My boyfriend and I have been dating for nearly 8 years, that makes us one thing (among other things)—cocky. So obviously when we heard about this game that could either make or break a relationship with the power of effective communication, I scoffed and said that we’d beat that game in record-breaking time.
My nearly-8-years-boyfriend does what any nearly-8-years-boyfriend would—he agreed enthusiastically. And that was how the challenge began.
The game I’m referring to is Keep Talking And Nobody Explodes.
It’s a bomb disarming game that requires the player to interact with a virtual bomb and defuse it by solving several modules with puzzles on it. The catch is that only the Defuser is allowed to look at the bomb and interact with it, while the other player, the Expert, has the bomb manual with the instructions to defuse it. The Defuser has to get the job done without looking at the manual, which means he has to solely depend on the Expert.
The bombs are different in every game and every level, which makes it infinitely replayable, and the possibilities in the combination of modules to disarm are endless and unpredictable.
Of course, with any other functional bomb, it has a countdown timer. So not only do you have to deal with frustratingly confusing descriptions and your partner’s inability to explain Greek characters to you, you also have to defuse the bomb within a set amount of minutes—or everyone dies.
Depending on the level, the bomb could have up to 11 modules and all the modules have to be disarmed correctly because failure to do so will result in a strike, which will increase the speed of the countdown timer.
It shouldn’t be that hard, we thought. Nothing that simple functional grammar, accurate usage of adjectives and nouns, and good comprehension skills can’t handle.
It costs RM31 on Steam, a price that’s worth it when it comes to proving the bond of our relationship (no one can put a price to telepathic thinking, I mean, we crush every game of Taboo).
I admit I took some time to look through the manual before we began our first bomb (just me, as I was playing the role of the Expert). It was the smart thing to do, I had to know what we were dealing with and besides to be fair, there was no rule stated that the game had to be played right away without referring to the manual beforehand.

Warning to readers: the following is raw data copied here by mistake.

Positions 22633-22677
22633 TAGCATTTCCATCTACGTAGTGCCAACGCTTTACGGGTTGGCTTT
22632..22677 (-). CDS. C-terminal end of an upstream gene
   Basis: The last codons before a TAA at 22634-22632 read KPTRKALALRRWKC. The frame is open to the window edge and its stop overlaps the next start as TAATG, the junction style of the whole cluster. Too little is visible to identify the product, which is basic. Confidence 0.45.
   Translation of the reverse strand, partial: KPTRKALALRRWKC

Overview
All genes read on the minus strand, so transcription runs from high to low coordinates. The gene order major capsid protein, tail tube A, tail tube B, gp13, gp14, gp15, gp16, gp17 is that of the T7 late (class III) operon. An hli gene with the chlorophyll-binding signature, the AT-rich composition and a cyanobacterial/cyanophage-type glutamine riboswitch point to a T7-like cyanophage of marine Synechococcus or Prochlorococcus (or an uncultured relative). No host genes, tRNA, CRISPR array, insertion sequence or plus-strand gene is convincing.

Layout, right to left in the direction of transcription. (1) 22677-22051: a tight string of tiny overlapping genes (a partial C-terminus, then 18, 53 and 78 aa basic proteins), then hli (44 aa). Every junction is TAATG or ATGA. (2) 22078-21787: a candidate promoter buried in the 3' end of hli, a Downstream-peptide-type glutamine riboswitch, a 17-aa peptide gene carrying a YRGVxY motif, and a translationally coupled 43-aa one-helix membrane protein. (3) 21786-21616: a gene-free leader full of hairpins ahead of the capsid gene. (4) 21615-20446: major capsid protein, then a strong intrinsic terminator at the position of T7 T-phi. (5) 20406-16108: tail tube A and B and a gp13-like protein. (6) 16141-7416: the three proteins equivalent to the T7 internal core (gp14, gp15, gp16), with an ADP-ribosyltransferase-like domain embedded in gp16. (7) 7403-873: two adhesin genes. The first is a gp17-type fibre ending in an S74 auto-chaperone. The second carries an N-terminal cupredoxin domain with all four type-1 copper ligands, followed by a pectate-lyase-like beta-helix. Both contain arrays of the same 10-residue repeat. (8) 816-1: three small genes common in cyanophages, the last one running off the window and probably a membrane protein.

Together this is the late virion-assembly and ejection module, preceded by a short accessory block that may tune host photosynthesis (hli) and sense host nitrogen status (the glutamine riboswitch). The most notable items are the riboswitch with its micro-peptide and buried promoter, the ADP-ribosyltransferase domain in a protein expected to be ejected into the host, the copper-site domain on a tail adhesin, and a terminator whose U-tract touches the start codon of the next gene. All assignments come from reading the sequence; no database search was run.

But even with the prior preparation, our first bomb was a disaster.
He had no idea what I was talking about, despite the perfect English I was using. And that 5 minutes flew by while we were in the midst of saving the Earth. Despite the annoyance that he couldn’t comprehend my crystal clear description of the colours and symbols, we had to try again.
“This time,” I said, “I’ll just ask you direct questions about what you’re seeing, and you just give me yes and no answers.” I knew my partner well enough to know that he deals with information a lot different than I do, he needs time to analyse and digest certain details, time that in this particular case, we did not have.
Our strategy worked. We managed to defuse the next few bombs in a row without any f*ck ups. No bomb exploded. Nobody died. It was exhilarating.
After the first few bombs, we learnt to anticipate each other’s moves and we came up with key words to simplify and speed up the process. For example, each Greek symbol was automatically referred to with just one-word, each module was designated with a code name. We became so efficient that our disarming conversations went mostly like this:
For the wire module, an example would be:
“More than 1 red?”
“More than one yellow?”
“Cut the last.”
This varied as the modules on the bomb changed, but we tried our best to keep it simple, short, quick, and direct.
I later noticed that this reflects the real progression of any healthy relationship. As time passes, we learn to adapt and accommodate one another, but then the danger would be that it could turn into something too predictable and mundane.
This was the case for us with many of the lower level bombs, until finally the tougher ones came—bombs with a higher number of tougher modules (personally, I dislike the Morse Code module the most) and less time to disarm it.
Even with the increased difficulty, it no longer became as frustrating because it was a challenge that we welcomed to spice things up. And although it ended with me shouting inaudible sounds into a pillow when we screwed up the same bomb for the 9th time, this time we were also laughing about it.
I started off playing this game with the sole driven purpose of beating it and using our success to prove the worth of our relationship. In an ironic way, without me realising it, the game had already beaten me before we begun because I allowed it to define the strength of my relationship. No game should ever have the power to do that. It doesn’t matter even if you suck at it, just don’t make it a big deal and it won’t be.